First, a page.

Ballard: And the mortality rate among African Americans was around 70%, but they only make up 30% of the population in Chicago. It’s mostly centered around on the south side of Chicago. So it has a lot to do with socioeconomic status.

Dryden: These racial disparities are not unique to COVID-19, correct?

Ballard: They are not. And I think it’s interesting – I was actually thinking about this the other day – I think COVID-19 kind of pulled back the shade a little bit and showed us like, “Wow, these health disparities are real, and there’s something that really needs to be done about it.” Sort of like how when everybody saw that video of the knee on his neck, people said, “Wow, enough is enough. There’s something that we need to do about it.” And you’re seeing some change occur already. I hope that same thing will happen in the health-care community and we start to do more things to try to bridge the gap. When you aren’t able to do social distancing because you work at the local grocery store, you work at the gas station, you work at places where you’re not able to work from home, you’re not able to telework, you’re not really able to social distance. And also, when you live in these areas, the household density is higher, meaning there’s a lot more people under one roof. And I think St. Louis is a prime example, when you look at the “Delmar Divide,” we’ve known about these health-care disparities for a very long time. I had a lady that was 50 years old. She had no medical co-morbidities. And she could not stop going to work because if she did, her lights would be cut off, her water’s going to get cut off. She got COVID. She ended up on the highest form of life support we had called ECMO. Ultimately, she did walk out of the hospital. And she is one of the very rare cases that we see. And she almost didn’t make it. And it’s just very shocking to see a 50-year-old that’s otherwise very healthy that probably could have avoided this if she could have teleworked, if she had been able to not worry about her lights, if she had, you know, a lot of things.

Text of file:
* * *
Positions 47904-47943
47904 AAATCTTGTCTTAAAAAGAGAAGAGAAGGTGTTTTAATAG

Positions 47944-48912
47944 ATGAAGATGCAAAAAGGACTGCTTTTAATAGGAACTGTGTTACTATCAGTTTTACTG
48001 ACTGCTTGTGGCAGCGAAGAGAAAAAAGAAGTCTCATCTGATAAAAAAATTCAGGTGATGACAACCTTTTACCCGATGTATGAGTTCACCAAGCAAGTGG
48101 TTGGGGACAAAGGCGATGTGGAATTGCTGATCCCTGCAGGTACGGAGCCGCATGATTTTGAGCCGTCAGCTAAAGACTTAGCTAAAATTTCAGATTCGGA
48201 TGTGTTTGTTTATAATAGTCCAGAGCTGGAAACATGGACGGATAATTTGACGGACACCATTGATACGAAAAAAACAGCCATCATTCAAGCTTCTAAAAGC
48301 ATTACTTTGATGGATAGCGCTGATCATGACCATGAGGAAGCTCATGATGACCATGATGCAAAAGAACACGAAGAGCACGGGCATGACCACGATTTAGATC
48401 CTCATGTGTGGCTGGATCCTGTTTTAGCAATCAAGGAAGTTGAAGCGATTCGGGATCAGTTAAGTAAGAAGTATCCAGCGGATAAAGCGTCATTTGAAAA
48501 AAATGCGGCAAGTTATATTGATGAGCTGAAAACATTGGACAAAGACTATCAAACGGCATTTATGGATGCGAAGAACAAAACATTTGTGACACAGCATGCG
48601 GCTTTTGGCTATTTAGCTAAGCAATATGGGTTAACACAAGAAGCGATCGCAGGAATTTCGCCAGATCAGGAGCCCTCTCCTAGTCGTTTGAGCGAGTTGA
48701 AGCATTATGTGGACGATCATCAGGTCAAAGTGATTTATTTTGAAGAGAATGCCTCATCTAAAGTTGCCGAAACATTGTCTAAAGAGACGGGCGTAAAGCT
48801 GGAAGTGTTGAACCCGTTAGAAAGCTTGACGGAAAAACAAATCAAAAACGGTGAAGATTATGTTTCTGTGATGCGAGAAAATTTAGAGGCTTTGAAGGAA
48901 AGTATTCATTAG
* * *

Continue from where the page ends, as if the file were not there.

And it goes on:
Dryden: What can medical professionals and the health-care community in general do about this at the moment? Well, you know, on the George Floyd issue, we can say, “Well, let’s take some steps to monitor police in different ways.” On the health-care front, what can someone like you do?

Ballard: It’s complicated, and it’s going to take a lot and a long time, but I think what we can start doing right now is working on our own implicit biases, kind of addressing how we look at each individual patient. So I know a lot of times colleagues of mine walk into a room and see a particular patient and adjust the way they speak to them or adjust their expectations of how that interaction is going to go. I think sometimes people – and I don’t think people do it maliciously, honestly. I think it’s just because of lack of knowledge and lack of exposure. I don’t think people should be ashamed to say that they don’t really know how to go about these interactions or how to make sure somebody is understanding what they’re saying. Educating our patients more is a big part of this. That’s something that we can do every day when we walk into a patient’s room. And I think doing our best to check our biases at the door is another big thing that we can do right now. I mean, it’s something that we definitely need to start doing, but we also need to work on a bigger change in the country overall.

Dryden: You recently attended the White Coats for Black Lives event. What motivated you to do that? And what message were you, and the other physicians and health-care workers participating trying to send?